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E-mail newsletters still powerful tool

Good marketing plans are relying more and more on the effective use of information technology, ranging in scope from a good company website to taking advantage of social media like Facebook, Twitter, YouTube and more. But, despite all the current hype for the “hot” social media outlets, the email newsletter remains the most effective way to directly build and maintain relationships with customers and prospects.

Check this out - virtually everyone looks at everything in their inbox, even if it’s limited to the subject line before they hit “delete.” Accordingly, e-mail newsletters are actually booming. Groupon, for example, is flying high primarily on the strength of its e-mail lists, according to the online marketing research firm, Econsultancy (econsultancy.com). But success doesn’t come by chance. Effective email newsletters require planning. Here are some helpful considerations:

The Critical Subject Line: To get the recipient to open your newsletter, it’s all about the subject line. If it doesn’t grab them right away . . . delete! For example, a subject line that says “Gas Discount This Month” is sure to get a better response than “The XYZ Marine Newsletter.”

The Sign Up: Permission to add someone’s name to an e-mail newsletter list is a must. So, if you want them to sign up you should offer some benefits for doing so, i.e. the promise of future discounts; contests and prizes; special insider tips on new equipment; info on cruising or fishing or other benefits. In essence, you’re enticing the subscribers to add you to their incoming e-mail.

Make It Personal: A good newsletter is personal – it must touch the subscriber’s interests. To do that, you need to know something about them. What kind of boat do they have? What do they like to do most? Any kids, etc? Basic information can be obtained from a short signup form on your website or on the store counter. A tip, however – experts advise to keep the form short and simple. You can learn more about them through surveys, comments and other ways later on.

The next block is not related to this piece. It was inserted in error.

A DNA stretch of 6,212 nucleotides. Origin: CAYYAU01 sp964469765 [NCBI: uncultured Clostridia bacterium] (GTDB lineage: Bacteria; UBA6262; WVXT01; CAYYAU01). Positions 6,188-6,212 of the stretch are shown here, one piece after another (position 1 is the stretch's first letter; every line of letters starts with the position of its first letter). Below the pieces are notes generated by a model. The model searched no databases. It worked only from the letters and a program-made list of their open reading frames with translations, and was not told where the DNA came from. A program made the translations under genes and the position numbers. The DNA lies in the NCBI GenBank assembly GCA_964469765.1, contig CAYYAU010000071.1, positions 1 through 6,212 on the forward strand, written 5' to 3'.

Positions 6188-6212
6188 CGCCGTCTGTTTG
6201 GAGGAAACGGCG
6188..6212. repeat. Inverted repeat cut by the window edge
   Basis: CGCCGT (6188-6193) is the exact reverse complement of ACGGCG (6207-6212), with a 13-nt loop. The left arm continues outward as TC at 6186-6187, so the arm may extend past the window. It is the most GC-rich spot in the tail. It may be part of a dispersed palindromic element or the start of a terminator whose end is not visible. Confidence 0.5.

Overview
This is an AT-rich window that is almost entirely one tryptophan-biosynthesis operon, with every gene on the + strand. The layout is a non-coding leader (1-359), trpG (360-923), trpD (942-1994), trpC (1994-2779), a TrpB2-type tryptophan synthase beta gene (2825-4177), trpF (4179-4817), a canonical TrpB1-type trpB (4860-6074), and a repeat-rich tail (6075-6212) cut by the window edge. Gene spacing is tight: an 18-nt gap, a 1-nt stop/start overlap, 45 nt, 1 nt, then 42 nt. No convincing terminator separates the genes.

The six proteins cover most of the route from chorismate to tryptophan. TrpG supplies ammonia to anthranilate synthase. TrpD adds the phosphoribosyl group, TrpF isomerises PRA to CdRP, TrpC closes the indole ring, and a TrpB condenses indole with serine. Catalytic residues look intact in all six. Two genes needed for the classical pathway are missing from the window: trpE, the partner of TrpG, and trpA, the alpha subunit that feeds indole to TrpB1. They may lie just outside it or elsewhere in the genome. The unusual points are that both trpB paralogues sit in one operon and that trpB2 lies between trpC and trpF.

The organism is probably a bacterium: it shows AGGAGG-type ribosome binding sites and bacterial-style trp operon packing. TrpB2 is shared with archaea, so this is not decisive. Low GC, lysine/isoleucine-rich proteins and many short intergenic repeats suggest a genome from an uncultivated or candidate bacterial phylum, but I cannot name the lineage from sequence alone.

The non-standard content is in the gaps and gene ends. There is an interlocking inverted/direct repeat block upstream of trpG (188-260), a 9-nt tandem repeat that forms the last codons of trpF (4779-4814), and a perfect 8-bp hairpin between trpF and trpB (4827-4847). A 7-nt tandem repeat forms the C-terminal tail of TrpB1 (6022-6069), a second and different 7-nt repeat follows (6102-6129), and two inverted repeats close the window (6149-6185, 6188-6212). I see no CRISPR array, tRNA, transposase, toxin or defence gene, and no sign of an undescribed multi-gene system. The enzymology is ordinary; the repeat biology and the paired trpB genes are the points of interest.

Get Readers’ Feedback: This is where you learn more. There should be a set up for readers to communicate with you. You can use quick surveys or polls (“Rate these five local on-water restaurants,” for example, or “Rank your favorite boating activities in order?” etc.) Interacting with customers through the newsletter builds stronger relationships.

Vary The Content: Readers want subject matter that’s relevant to them. Content ideas include: Common problems customers encounter and how you or they can solve them; customer profiles, testimonials and success stories with pictures; review products and recommend books/articles relevant to their interests; provide relevant boating industry news, insights and trends that will impact boating activities and enhance enjoyment; use guest expert articles on anything from electronics to recipes, and so on.

Sometimes as fast a things change, some things remain the same. In the past, e-mail newsletters have been excellent vehicles for building customer relationships, and they’re still worth the effort today.

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